Uncle Ruckus's nephew experiences the "new professionalism"


find me a tampon
Jul 20, 2002
Orange County, CA
A nephew of Supreme Court Justice Clarence Thomas suffered a seizure after he was beaten during a scuffle with security guards in the emergency room of a New Orleans area hospital, relatives alleged Friday.

Derek Thomas, 25, was immobilized with a stun gun Thursday when hospital security tried to prevent him from leaving West Jefferson Medical Center in Marrero, La., according to an account his sister, Kimberly Thomas, provided to WDSU, a local television station.

Kimberly Thomas said security officers used the device, possibly a Taser, to immobilize her brother. "One of the security guards punched him in the lip," she told WDSU. "Another one pulled out more than a fist full of his hair and, from that point, they [shocked] him."

Thomas has epilepsy, she said, and suffered a seizure shortly after the stun gun was used.

Their mother, Dora Thomas, confirmed the account in an interview with The Washington Post. She said she picked her son up from the hospital on Friday and he is resting at home.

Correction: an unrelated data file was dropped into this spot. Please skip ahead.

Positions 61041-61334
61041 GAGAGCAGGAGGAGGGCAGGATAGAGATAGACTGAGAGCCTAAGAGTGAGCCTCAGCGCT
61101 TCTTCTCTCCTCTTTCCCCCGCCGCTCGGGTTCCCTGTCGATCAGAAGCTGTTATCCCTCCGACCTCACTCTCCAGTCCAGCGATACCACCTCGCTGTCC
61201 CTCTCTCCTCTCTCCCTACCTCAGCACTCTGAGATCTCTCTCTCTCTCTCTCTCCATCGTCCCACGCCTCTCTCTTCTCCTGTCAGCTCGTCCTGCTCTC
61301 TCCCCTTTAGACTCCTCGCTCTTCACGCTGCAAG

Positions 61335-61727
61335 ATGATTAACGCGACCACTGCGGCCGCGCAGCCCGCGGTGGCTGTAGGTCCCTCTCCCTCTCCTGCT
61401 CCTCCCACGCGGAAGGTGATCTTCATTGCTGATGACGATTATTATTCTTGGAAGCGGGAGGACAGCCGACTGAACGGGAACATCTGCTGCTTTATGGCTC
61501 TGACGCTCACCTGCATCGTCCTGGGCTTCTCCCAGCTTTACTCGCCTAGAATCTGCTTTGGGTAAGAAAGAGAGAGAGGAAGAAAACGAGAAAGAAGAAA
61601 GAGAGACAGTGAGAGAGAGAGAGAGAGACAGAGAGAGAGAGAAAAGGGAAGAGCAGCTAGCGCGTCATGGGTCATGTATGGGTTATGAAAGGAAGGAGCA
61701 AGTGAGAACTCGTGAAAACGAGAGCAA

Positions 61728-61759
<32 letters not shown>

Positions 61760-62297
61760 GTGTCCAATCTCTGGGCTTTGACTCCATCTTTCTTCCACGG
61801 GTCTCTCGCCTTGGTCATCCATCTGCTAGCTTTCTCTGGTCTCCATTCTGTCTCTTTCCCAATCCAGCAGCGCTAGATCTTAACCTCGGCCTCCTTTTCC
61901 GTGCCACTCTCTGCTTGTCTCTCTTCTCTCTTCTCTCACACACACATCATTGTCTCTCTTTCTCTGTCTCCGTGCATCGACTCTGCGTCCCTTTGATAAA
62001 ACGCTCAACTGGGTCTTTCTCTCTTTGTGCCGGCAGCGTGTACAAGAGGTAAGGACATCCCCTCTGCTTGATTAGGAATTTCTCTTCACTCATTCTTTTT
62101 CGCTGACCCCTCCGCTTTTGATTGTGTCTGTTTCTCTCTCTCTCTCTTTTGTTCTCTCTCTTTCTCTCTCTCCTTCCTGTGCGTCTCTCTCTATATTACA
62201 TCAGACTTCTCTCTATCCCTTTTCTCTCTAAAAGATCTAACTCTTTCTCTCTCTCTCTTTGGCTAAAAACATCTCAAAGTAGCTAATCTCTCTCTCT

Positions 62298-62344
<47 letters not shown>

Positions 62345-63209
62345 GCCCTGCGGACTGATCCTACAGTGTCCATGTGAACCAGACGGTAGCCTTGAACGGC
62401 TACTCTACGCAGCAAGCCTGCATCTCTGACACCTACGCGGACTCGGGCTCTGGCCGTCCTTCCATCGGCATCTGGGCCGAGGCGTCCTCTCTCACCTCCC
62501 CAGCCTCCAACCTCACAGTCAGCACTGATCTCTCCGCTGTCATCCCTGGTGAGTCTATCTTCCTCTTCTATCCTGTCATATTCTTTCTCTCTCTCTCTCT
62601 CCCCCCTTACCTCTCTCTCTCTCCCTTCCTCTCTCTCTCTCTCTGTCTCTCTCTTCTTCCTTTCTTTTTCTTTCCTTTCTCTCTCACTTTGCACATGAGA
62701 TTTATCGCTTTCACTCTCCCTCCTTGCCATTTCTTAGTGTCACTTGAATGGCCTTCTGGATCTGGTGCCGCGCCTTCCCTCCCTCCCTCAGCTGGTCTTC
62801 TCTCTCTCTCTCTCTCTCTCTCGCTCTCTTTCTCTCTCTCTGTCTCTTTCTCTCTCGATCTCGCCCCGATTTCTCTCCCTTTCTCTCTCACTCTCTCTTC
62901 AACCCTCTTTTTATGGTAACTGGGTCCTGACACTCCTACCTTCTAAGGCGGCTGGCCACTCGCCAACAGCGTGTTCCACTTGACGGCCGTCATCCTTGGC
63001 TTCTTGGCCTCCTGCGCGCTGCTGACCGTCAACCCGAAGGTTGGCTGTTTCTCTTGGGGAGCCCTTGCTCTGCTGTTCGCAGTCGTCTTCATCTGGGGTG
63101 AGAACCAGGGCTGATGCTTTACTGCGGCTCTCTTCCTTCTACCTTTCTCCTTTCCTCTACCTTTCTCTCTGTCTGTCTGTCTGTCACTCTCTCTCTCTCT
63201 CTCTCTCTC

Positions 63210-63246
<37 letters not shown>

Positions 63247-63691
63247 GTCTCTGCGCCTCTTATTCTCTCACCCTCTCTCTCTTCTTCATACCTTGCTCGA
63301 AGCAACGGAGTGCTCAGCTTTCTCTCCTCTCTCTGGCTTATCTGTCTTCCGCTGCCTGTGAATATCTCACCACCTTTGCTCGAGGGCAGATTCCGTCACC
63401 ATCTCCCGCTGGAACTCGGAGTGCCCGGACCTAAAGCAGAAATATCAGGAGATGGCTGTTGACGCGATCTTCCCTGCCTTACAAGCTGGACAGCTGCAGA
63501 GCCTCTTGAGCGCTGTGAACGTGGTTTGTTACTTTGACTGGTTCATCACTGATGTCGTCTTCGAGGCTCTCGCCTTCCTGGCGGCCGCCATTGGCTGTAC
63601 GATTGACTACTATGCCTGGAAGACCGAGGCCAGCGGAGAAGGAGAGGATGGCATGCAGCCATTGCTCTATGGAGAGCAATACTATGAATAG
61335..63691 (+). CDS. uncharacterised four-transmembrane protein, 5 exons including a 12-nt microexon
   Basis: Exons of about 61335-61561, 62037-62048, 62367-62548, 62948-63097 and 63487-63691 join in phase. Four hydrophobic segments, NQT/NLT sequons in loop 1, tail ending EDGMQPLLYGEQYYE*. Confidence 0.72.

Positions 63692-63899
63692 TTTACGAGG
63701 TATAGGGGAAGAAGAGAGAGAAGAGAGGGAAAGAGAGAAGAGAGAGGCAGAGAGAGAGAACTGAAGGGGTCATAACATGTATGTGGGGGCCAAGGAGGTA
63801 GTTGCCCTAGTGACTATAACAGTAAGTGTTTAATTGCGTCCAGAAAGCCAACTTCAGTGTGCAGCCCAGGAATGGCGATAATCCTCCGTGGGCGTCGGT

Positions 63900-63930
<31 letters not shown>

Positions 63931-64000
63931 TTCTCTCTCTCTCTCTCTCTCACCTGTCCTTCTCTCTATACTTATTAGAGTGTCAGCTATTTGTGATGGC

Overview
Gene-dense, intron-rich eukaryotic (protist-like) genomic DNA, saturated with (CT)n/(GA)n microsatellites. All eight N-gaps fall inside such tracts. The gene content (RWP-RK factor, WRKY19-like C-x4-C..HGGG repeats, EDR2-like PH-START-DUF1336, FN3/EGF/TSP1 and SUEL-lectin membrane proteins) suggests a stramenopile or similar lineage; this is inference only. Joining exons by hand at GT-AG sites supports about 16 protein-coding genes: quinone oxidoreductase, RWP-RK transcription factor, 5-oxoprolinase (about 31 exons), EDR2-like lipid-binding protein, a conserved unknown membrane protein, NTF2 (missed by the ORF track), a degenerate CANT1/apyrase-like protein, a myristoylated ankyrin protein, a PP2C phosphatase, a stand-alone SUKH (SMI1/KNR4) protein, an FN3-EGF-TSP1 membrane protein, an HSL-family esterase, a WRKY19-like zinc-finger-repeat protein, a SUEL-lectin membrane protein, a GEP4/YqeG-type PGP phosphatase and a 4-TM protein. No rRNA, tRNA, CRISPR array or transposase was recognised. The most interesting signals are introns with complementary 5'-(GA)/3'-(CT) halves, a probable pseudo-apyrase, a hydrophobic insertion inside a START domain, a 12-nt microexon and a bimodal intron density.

"He's okay," she said. "He's as well as can be expected."

Clarence Thomas is upset about the incident and is planning to go to New Orleans to check on his nephew, perhaps as soon as Friday, Kimberly Thomas told the television station. Dora Thomas declined to comment on her brother-in-law's travel plans.


Square that with this:

Back in 1992, just after joining the court, Thomas dissented in the 7-2 decision that upheld a $800 award for damages for a Louisiana inmate who, from behind his locked cell, argued with a prison guard. Three guards took the inmate out of his cell, put him in handcuffs and shackles, and dragged him to a hallway where they beat him so badly that he suffered a cracked dental plate.

The lower court ruled that the beating had nothing to do with acceptable prison discipline. But Thomas all but laughed off the beating, saying the injuries were ''minor.'' Thomas said the ''use of force that causes only insignificant harm to a prisoner may be immoral, it may be tortious, it may be criminal, and it may even be remediable under other provisions of the Federal Constitution, but it is not `cruel and unusual punishment.'''